How’s life in the digital age in Mexico?

Unfortunately, a large number of indicators are missing for Mexico, limiting a comprehensive assessment of impacts. Where data exists, evidence suggests that people in Mexico benefit from the opportunities of the digital transformation to a limited degree, whereas a number of risks are present. Access to Internet remains limited in Mexico, which has the lowest share of households connected to broadband Internet, at 51%, as well as the lowest share of Internet users. In addition, fewer Mexican students have access to digital resources at school than in any other OECD country. Key online activities, such as online education or searching for health information online are not widely leveraged, compared to other OECD countries. In addition, Mexico is relatively exposed to the spread of disinformation online: 43% of Mexicans report having experienced this in the past week – the third highest share across the OECD. At the same time, Mexico has made strides to publish open government data and ranks in the top tier in this area.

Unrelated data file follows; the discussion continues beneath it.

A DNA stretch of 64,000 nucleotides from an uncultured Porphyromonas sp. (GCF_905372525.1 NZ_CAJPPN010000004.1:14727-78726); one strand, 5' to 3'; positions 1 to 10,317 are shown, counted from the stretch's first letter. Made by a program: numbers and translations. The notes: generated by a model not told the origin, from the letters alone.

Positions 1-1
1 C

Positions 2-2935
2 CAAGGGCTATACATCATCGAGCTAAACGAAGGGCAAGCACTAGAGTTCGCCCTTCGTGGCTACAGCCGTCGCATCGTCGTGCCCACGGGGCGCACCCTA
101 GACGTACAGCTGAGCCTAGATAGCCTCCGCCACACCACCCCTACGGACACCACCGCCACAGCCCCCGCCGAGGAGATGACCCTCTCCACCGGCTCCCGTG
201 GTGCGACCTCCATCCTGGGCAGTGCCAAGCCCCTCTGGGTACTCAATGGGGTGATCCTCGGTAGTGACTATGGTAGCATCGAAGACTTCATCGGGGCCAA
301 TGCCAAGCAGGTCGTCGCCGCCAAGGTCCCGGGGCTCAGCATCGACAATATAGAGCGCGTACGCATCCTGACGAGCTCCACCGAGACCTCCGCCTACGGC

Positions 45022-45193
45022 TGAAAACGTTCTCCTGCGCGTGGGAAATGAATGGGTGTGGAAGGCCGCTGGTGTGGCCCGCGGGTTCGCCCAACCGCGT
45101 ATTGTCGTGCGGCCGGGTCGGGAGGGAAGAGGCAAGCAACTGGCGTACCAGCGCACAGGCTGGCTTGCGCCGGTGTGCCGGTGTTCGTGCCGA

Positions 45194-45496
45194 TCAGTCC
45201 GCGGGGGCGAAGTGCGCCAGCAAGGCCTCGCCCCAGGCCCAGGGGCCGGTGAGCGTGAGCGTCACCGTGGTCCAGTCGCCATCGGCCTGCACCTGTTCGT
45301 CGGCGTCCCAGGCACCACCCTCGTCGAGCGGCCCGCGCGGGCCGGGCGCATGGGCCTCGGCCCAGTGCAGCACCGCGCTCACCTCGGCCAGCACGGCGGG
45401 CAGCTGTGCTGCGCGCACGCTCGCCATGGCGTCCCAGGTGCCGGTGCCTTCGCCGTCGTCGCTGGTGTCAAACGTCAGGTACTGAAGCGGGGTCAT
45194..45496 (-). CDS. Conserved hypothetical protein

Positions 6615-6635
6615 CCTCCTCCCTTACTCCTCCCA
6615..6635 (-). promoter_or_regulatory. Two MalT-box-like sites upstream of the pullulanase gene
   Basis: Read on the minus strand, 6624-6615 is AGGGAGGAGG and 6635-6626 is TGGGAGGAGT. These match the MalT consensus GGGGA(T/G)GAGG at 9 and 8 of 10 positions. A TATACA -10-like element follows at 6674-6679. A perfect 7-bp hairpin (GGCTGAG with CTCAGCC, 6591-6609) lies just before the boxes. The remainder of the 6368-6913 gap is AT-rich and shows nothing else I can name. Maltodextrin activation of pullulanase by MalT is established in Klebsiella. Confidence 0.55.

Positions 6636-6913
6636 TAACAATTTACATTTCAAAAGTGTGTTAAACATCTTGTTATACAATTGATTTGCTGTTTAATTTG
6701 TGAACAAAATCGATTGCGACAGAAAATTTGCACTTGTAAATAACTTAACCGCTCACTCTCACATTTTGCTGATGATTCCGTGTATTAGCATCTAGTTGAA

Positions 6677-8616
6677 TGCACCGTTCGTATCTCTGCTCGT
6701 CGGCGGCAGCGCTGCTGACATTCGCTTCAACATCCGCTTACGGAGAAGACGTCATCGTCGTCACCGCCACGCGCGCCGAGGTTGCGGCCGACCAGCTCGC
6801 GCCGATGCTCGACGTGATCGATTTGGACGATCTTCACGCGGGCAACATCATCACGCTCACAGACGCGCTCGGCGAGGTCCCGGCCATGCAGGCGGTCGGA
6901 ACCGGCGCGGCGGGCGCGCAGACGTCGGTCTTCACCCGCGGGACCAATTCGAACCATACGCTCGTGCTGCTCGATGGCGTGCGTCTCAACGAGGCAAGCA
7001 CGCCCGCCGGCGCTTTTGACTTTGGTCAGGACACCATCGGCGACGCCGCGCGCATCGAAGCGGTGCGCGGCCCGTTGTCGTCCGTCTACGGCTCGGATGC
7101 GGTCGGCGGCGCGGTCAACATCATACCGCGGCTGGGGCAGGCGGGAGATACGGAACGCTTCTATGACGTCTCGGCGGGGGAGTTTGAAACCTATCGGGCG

Figure 4.23. The digital well-being wheel in Mexico

Note: This wheel depicts Mexico’s relative performance in terms of key opportunities and risks in the context of the digital transformation. The centre of the wheel corresponds to the lowest outcome observed across all OECD countries, while the outer circle corresponds to the highest outcome. For opportunities (in dark blue) longer bars indicate better outcomes, whereas for risks (in yellow), longer bars indicate worse outcomes. If data are missing for any given indicator, the relevant segment of the circle is shaded in white.


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